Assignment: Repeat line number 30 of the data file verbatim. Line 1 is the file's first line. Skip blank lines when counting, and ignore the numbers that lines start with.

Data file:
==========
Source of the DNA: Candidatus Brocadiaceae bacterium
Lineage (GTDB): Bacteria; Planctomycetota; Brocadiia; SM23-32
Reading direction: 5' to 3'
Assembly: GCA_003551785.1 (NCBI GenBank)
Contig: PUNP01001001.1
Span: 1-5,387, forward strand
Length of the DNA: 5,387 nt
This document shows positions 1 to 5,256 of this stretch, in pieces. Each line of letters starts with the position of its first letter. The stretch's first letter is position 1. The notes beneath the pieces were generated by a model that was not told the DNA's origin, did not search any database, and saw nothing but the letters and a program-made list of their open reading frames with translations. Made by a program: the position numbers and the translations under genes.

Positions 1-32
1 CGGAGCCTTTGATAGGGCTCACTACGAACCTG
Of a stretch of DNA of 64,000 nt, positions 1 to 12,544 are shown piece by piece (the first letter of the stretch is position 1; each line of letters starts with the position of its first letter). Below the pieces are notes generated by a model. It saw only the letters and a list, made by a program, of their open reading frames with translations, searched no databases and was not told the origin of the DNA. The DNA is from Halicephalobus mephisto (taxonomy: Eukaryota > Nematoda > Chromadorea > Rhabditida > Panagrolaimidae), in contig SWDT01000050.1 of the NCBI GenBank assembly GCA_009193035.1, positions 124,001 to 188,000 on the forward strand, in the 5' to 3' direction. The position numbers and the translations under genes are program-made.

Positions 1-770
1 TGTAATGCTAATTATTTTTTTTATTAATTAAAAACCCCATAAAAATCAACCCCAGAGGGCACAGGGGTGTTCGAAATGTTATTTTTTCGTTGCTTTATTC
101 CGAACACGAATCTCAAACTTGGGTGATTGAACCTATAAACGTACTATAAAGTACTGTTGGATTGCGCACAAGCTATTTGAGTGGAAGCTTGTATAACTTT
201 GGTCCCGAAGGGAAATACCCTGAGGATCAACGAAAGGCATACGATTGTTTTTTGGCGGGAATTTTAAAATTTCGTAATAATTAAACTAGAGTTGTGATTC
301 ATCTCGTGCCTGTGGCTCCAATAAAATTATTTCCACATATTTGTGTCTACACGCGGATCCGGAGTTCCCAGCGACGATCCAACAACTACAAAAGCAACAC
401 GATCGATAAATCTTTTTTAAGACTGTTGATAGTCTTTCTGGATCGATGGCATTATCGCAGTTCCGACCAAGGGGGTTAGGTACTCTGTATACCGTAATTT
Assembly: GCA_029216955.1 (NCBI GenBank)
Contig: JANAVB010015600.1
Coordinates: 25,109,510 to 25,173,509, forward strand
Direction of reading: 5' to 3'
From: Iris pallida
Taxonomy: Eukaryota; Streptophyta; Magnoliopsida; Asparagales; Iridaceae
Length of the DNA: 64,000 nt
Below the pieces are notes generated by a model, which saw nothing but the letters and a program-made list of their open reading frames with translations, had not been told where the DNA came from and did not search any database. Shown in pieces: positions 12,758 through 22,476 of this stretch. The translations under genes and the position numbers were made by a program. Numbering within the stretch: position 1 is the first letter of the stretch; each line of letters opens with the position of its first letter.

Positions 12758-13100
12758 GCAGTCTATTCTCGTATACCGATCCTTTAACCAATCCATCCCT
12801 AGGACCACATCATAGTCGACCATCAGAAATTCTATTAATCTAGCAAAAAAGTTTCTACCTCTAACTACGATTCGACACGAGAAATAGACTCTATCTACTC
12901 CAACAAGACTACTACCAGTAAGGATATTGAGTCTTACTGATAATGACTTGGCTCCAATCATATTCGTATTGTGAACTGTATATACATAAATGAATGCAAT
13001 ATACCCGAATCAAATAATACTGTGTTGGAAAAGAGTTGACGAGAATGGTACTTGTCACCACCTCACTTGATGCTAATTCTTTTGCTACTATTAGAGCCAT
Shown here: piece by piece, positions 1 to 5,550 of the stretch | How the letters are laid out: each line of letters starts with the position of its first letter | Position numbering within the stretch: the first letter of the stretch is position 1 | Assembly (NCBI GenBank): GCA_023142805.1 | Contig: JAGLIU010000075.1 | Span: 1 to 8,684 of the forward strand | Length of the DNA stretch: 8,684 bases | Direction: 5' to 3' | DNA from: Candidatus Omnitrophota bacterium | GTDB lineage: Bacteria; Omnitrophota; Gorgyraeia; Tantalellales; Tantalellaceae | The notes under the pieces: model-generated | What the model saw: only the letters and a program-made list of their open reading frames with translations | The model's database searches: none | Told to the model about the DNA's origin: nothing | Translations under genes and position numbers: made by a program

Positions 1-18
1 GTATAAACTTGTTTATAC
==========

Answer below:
13001 ATACCCGAATCAAATAATACTGTGTTGGAAAAGAGTTGACGAGAATGGTACTTGTCACCACCTCACTTGATGCTAATTCTTTTGCTACTATTAGAGCCAT